If you have decided to purchase a Delaware home, you likely have numerous questions with regard to the home buying process. And a lot of your questions probably have to do with your real estate closing.

What is it? When will it occur? Who all will be there? How should you prepare? The Home Buying Institute explains that your closing represents the last step of your home buying process, the one where you become the new legal owner of your home as title to the house and land passes from its current owner to you.

Closing step by step

When the big day finally arrives, you first will need to sign several legal documents, after which the process goes something like this:

  • You give a cashier’s check to the escrow agent in the amount of your closing costs.
  • Your mortgage lender gives a check to the escrow agent in the amount of your mortgage.
  • The escrow agent gives the seller a check in the amount of the sales proceeds to which (s)he is entitled.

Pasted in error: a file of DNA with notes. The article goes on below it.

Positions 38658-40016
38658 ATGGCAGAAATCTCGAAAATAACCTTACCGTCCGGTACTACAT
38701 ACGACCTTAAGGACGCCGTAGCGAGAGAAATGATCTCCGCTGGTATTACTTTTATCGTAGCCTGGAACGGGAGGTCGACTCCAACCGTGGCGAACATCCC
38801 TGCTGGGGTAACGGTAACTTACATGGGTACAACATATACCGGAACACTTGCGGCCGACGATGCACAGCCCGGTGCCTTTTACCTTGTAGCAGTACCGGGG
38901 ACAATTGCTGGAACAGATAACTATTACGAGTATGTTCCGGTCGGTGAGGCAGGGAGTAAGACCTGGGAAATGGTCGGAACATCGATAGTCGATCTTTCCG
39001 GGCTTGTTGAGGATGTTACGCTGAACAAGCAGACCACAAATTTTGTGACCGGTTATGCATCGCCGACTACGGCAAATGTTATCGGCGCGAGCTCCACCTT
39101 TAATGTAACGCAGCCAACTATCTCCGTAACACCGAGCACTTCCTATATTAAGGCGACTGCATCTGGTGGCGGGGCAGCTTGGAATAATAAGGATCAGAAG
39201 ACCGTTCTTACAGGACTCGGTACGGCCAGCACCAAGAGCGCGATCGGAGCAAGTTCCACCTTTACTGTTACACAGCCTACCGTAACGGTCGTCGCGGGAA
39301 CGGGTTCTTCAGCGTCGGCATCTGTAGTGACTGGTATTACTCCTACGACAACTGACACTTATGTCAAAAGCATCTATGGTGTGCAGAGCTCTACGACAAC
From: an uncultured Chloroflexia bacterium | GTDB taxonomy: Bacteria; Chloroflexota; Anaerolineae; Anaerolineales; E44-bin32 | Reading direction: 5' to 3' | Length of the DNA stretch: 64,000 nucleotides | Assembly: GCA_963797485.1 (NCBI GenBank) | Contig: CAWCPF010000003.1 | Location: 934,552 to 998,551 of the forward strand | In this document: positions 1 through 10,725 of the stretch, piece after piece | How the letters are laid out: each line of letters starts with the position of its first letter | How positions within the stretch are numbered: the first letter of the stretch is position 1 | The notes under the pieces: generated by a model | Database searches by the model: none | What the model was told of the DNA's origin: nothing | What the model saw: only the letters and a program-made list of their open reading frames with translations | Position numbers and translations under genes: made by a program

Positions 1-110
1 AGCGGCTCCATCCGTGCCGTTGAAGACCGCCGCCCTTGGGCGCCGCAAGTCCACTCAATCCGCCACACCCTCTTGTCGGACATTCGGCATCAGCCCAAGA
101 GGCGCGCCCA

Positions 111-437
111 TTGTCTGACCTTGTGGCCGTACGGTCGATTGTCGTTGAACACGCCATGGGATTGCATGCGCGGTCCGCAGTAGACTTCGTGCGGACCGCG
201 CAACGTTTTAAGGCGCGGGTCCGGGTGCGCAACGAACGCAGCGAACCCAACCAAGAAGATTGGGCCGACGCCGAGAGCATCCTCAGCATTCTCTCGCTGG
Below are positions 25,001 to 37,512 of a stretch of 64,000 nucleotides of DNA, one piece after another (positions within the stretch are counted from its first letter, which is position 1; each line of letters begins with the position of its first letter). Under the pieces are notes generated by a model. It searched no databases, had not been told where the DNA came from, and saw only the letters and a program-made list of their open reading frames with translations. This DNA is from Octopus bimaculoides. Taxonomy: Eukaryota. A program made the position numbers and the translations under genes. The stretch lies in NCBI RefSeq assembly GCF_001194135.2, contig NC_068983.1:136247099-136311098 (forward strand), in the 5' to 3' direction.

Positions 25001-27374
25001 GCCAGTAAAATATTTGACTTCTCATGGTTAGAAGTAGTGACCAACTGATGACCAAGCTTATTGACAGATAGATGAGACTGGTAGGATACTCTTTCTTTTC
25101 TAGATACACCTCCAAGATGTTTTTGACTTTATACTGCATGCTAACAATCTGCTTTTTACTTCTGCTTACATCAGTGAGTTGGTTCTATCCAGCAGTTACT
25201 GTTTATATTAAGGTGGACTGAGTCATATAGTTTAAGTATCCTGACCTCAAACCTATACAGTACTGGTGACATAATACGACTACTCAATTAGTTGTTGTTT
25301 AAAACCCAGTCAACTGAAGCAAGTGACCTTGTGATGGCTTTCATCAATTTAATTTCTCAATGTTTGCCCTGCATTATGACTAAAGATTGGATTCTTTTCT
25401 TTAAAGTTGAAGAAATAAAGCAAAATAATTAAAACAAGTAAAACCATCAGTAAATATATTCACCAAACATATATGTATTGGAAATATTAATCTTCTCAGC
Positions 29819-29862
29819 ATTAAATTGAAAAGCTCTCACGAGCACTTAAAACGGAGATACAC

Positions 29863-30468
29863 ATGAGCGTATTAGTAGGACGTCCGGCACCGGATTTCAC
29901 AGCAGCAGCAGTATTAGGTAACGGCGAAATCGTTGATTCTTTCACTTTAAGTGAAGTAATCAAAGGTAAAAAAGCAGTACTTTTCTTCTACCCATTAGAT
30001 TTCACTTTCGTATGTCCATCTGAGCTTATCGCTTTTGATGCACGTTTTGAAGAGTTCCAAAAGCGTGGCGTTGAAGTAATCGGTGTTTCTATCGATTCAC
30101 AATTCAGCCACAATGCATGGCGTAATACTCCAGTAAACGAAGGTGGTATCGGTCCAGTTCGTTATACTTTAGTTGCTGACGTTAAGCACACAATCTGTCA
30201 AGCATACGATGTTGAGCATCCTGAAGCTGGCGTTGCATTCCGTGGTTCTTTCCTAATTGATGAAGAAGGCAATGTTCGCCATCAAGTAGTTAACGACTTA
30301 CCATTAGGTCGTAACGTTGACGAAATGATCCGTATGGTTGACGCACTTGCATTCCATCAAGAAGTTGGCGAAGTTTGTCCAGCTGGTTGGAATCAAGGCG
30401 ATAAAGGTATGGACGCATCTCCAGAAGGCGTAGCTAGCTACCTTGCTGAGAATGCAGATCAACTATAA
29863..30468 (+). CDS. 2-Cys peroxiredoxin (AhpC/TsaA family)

• The seller then executes the warranty deed giving you legal title to the home and gives you a set of keys to it if you do not yet have a set.
  • The title insurance company representative assumes possession of the deed so (s)he can get it recorded in the Recorder of Deeds’ office before returning it to you.

And that’s it! You now own your new home.

Closing costs

If you stop and think about it, a lot of people do a lot of work on your behalf between the time you make an offer of purchase and the time you close. Your closing costs represent the amount of the fees and charges associated with this work. You can expect your closing costs to amount to approximately 3% of your mortgage loan.

Your mortgage lender will give you a preliminary Good Faith Estimate of your closing costs and amounts, followed, a few days before your closing, by a HUD-1 Settlement Statement. This document will break down your actual closing costs by type and amount. You will need to get a certified or cashier’s check from your bank in the total closing costs amount so you can take it with you to your closing.

This is general educational information and not intended to provide legal advice.